The lurking war : We should all know that the real identity of Karna, though unknown to many, has never Leen a mystery to Srikrishna. He could have disclosed the truth much earlier if had wished. Still the revelation of truth has been postponed probably with the objective of trying to stop the war that had been a predestined event in history.

But even that political trick fails too. With the repeated failures of Srikrishna and Kunti to persuade and allure Karna to join the Pandava side comes in the inevitable prophecy of war.

If Karna had switched side the Kaurava battalion would have surely lost their half power and valour. The evil-minded Duryodhana might have given a second thought to announce the war. But now that hope is gone. The peace proposal brought in by Srikrishna is ruthlessly turned down by Duryodhana. Bhishma becomes furiously agitated and tries his best to remind Duryodhana about his own oath of not to marry and to forego the greed of power only for the sake of their clan.

Hence even after being the most senior member and one of the most competent members of the family he is still not the king. Thus Duryodhana should also let the elder Yudhishthira become the king and oblige to his sovereignty:


“Great-souled Yudhishthirs id the Heir; This realm has lawfully fallen to him. The master is he of the Kaurava people, For him to rule in majesty…

Cast off your delusion and render them half Of the realm and requisite mounts and retainers; Only the, lord of men, may you and your brothers Still have the rest of your lives to live.”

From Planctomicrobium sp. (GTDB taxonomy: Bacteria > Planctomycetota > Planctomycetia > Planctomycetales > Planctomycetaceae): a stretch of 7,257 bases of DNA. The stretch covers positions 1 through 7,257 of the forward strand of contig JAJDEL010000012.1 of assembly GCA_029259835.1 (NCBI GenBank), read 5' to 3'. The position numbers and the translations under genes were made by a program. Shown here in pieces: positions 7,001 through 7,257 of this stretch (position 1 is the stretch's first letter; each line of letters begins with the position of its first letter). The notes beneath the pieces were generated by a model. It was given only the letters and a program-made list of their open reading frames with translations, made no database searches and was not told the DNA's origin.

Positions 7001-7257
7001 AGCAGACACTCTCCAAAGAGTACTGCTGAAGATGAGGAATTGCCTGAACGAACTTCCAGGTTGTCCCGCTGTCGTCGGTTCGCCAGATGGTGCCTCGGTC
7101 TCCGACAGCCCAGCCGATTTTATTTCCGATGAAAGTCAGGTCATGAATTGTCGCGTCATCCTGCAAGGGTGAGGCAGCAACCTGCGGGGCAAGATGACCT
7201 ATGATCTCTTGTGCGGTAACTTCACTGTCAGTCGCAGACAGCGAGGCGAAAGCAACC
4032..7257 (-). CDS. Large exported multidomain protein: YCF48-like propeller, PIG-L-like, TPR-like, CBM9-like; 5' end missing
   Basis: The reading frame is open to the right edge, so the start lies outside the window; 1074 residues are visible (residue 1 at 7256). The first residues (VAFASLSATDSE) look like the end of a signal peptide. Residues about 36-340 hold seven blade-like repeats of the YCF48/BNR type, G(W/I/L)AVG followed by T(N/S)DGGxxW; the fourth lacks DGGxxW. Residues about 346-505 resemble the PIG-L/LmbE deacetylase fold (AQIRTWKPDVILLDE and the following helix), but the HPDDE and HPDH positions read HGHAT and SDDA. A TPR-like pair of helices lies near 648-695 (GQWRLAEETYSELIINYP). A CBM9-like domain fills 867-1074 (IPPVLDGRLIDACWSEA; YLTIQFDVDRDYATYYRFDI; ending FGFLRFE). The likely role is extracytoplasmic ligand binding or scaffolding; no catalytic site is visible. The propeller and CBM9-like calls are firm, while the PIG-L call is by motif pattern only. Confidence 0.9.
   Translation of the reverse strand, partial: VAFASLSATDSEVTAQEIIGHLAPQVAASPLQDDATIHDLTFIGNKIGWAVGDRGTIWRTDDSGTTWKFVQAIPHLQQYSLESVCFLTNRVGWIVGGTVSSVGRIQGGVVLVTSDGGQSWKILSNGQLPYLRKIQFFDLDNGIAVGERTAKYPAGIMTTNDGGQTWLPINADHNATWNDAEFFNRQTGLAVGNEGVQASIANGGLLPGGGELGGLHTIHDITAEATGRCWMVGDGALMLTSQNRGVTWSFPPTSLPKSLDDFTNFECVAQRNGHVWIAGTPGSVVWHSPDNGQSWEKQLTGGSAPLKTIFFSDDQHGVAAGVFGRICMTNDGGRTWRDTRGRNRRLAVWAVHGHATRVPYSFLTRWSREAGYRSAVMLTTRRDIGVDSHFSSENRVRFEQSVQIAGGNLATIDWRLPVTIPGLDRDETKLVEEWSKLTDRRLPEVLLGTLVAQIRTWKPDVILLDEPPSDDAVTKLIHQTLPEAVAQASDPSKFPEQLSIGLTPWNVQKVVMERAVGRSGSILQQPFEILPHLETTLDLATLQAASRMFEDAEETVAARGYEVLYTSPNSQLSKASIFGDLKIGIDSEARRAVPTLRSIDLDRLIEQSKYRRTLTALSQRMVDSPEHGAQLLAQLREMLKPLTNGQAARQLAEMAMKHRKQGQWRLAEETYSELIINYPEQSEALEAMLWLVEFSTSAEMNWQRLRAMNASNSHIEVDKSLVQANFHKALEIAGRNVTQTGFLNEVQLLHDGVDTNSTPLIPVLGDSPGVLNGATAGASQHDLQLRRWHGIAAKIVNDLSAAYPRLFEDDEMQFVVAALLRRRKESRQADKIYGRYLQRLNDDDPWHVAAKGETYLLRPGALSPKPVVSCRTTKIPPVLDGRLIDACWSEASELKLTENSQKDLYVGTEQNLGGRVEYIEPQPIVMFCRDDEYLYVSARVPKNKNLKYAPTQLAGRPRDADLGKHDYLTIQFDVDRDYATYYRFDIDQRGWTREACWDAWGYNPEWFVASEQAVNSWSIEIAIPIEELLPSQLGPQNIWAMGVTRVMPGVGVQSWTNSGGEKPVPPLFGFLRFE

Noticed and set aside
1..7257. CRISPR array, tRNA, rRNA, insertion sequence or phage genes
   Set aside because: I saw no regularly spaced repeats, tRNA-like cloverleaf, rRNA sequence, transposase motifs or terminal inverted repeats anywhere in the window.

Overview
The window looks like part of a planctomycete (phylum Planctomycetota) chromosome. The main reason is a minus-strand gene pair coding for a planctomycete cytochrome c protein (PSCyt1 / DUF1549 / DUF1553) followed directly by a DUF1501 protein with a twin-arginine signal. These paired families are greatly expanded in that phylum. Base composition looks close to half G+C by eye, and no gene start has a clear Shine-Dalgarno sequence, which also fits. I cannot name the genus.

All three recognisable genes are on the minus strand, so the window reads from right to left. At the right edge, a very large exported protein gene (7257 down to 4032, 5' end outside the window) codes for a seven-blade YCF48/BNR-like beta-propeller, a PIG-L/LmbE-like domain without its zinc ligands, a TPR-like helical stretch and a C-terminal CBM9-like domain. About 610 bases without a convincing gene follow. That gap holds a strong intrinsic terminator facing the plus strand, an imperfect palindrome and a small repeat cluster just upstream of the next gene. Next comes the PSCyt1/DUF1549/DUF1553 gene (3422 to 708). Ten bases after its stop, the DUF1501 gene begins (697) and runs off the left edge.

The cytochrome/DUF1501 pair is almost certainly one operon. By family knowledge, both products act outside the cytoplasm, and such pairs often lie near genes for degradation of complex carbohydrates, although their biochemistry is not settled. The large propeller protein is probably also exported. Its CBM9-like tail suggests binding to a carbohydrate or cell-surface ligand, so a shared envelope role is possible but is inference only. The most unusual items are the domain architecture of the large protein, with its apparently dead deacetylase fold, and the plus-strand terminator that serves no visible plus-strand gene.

Vidura, Dronachariya, Gandhari and even Dhritarashtra too try to convince him not to wage war against the Pandavas. But so great is the influence of single Shakuni that none of these persuasions are able to penetrate the obstinate Duryodhana’s mind and he is reluctant to even allow as minimum as five villages to the Pandavas to live. The competence for the crown has to be judged only through war.

Thus at the failure of the Temptation of Karna episode, Srikrishna’s peace proposal phase also ends up in an utter failure. Most of the senior members in the court understand that Duryodhana is actually inviting his own doom, but he himself is unaware of this due to his vain pride. The Kuru race would soon disappear to pay off the cost of this pride. Yudhishthira has left with no option than to unwillingly accept the challenge of war.